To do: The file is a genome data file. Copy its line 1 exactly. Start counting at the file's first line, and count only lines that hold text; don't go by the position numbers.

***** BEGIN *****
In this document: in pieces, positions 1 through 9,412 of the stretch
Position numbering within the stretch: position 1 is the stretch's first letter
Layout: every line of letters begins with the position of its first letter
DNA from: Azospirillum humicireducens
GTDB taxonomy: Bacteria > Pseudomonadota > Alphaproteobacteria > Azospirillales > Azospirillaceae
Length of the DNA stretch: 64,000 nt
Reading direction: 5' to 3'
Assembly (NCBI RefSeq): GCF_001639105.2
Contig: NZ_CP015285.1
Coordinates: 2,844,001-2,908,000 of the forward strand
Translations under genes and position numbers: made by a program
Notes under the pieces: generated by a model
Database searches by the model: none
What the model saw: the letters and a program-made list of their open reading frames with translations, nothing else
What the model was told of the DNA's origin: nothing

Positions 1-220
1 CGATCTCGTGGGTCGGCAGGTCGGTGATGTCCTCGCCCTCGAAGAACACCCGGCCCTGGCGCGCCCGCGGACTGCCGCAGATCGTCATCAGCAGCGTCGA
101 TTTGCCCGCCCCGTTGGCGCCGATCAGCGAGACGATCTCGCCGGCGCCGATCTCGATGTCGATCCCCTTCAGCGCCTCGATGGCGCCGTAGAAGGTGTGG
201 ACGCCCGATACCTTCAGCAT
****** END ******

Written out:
In this document: in pieces, positions 1 through 9,412 of the stretch